Philips touts adaptive servo ventilation sleep apnea study data

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Royal Philips (NYSE:PHG) yesterday released results from a study exploring the use of adaptive servo ventilation in treating patients with complex sleep apnea.

Results from the study were published in the American Journal of Respiratory and Critical Care Medicine, the Amsterdam-based company said.

Investigators in the study compared the performance of four different ASV devices, including Philips’ DreamStation BiPap autoSV, as well as an ASV device originally associated with greater mortality during the SERVE-HF trial published in 2015, the company said.

“The pursuit for scientific understanding of various disease and treatment processes is an iterative process where we revisit successes and failures to deepen our understanding of disease processes. It’s imperative we keep this in mind and re-visit previous studies when technological advancements show promise for a certain type of therapy. Today, ASV isn’t used in certain clinical settings due to safety concerns associated with the therapy in patients with congestive heart failure and predominantly central sleep apnea. Now, through devices with smarter algorithms, providers can potentially ensure that patients are getting the right treatment and thereby improve treatment approaches in patients with complex or central sleep apnea,” lead study investigator Dr. Sairam Parthasarathy of the University of Arizona College of Medicine said in a prepared statement.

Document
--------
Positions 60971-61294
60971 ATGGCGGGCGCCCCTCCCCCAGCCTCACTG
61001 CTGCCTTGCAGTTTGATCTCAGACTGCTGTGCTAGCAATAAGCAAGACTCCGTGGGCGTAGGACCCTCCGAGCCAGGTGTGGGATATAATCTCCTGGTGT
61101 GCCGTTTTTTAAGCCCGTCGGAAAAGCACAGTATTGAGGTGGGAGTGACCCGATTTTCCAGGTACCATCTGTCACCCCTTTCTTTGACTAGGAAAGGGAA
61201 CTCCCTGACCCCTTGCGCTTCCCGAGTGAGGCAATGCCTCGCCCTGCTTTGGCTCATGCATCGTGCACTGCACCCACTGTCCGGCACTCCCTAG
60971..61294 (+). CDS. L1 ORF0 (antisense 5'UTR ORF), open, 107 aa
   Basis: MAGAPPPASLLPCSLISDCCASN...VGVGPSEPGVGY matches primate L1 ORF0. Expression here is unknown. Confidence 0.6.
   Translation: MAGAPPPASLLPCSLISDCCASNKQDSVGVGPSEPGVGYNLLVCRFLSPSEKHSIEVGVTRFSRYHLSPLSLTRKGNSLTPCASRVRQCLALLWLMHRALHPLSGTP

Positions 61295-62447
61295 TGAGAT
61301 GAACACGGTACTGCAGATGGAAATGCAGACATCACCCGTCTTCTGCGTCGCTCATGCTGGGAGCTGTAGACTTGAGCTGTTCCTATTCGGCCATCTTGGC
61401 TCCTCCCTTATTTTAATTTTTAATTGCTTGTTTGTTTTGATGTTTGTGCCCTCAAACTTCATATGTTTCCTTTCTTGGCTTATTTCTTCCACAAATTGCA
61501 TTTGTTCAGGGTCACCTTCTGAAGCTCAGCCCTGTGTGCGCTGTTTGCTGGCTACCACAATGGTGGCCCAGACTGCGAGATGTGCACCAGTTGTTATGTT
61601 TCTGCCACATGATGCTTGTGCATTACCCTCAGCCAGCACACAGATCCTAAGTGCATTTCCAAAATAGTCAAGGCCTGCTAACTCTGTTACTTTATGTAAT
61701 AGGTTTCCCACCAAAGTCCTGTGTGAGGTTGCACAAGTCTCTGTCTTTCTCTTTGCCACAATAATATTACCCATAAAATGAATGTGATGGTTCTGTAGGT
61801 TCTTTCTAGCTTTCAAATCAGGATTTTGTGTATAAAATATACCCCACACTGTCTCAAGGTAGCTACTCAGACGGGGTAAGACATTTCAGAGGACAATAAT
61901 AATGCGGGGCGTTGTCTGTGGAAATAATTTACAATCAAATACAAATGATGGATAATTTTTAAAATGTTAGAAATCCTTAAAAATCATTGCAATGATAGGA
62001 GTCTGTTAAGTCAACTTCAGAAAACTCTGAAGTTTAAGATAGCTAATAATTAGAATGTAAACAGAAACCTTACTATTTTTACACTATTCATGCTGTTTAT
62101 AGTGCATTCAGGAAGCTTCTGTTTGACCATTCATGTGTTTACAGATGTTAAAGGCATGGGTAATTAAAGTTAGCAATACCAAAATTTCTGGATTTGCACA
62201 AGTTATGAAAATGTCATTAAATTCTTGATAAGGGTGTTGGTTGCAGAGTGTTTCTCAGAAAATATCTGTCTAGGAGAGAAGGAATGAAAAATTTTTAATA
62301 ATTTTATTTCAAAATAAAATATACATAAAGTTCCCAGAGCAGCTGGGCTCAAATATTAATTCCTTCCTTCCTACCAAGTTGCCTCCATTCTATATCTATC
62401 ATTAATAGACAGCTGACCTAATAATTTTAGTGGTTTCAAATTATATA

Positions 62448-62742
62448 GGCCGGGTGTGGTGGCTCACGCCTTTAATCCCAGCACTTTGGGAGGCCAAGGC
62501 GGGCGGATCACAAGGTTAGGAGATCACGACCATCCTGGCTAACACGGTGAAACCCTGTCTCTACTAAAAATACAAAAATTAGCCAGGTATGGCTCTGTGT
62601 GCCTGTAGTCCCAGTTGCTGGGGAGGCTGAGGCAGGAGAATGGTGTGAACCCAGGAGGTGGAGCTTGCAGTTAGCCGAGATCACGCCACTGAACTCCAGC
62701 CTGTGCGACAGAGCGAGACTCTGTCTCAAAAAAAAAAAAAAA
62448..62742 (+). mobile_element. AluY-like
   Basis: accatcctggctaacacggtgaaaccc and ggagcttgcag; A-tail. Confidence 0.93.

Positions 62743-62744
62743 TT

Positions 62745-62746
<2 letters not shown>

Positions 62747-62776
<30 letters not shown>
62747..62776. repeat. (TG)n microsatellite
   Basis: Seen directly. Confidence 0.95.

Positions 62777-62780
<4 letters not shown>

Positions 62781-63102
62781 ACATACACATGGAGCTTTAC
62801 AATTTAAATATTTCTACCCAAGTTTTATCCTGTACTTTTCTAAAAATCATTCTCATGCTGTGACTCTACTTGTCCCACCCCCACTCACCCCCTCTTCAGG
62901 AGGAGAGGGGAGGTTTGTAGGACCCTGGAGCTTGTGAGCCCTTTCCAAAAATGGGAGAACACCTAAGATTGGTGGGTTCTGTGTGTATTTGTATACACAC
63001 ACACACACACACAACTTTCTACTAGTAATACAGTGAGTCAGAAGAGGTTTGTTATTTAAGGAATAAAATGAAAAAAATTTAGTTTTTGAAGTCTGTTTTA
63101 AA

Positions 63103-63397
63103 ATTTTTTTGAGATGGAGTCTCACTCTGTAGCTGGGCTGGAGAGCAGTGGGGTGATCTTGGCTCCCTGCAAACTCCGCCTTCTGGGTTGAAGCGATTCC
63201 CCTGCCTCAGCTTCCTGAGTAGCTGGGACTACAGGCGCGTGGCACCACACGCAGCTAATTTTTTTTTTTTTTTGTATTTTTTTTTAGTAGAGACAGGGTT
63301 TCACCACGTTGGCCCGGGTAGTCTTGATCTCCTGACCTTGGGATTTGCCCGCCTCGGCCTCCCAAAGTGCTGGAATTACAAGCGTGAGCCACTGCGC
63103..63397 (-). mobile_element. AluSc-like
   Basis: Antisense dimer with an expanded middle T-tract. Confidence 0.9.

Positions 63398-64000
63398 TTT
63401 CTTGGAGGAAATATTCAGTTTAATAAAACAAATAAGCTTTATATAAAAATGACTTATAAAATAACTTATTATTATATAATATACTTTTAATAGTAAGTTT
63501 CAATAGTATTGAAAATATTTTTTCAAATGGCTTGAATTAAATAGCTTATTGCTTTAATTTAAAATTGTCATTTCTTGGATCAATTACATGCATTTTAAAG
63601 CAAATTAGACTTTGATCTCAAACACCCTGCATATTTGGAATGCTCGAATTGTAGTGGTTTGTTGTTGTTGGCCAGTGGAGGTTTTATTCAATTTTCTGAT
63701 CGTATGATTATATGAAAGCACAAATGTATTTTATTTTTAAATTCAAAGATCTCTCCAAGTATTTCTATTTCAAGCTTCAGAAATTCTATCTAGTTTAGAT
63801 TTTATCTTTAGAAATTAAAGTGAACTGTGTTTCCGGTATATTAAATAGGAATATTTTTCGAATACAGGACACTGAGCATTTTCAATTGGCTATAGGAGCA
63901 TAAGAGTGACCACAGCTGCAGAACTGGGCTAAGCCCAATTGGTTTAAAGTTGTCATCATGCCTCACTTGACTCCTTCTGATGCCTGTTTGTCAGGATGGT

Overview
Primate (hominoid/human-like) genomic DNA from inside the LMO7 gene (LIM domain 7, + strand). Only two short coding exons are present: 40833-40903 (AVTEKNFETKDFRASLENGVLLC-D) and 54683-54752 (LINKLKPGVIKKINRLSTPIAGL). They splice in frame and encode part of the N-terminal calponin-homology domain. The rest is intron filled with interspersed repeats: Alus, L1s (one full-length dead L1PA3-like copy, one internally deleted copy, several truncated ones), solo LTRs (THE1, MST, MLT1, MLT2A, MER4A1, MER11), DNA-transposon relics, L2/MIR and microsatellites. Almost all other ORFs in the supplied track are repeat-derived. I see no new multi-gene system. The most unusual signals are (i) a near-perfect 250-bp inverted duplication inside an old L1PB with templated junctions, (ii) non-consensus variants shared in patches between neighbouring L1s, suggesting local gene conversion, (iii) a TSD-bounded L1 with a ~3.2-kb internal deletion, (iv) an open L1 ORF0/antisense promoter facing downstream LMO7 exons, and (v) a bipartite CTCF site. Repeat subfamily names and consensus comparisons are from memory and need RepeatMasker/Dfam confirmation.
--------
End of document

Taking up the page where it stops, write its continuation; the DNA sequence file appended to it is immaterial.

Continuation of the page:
Data from the new trial suggests that certain physiological performances were different across different devices, and that the mechanisms underlying adverse effects of ASV may be secondary to excessive ventilation due to device-based effect rather than a class-effect, Philips said.

“Philips provides healthcare professionals and patients with innovative treatment solutions and services. The safety of patients who use our devices is our top priority. We also wish to maximize the benefits that patients receive from using our technology. As a science company, we are obligated to understand why and how ASV in the SERVE-HF trial can be associated with increased risk of mortality in patients with central sleep apnea and severe heart failure. Future research is needed to confirm if excessive ventilation during wakefulness and sleep due to device-specific ASV algorithms can result in potentially life-threatening consequences, especially in patients with heart failure,” Philips chief medical liaison Dr. Teofilo Lee-Chiong said in a press release.

Earlier this month, Carestream Health said that it agreed to deal its imaging IT business to Philips for an undisclosed amount.

The post Philips touts adaptive servo ventilation sleep apnea study data appeared first on MassDevice.

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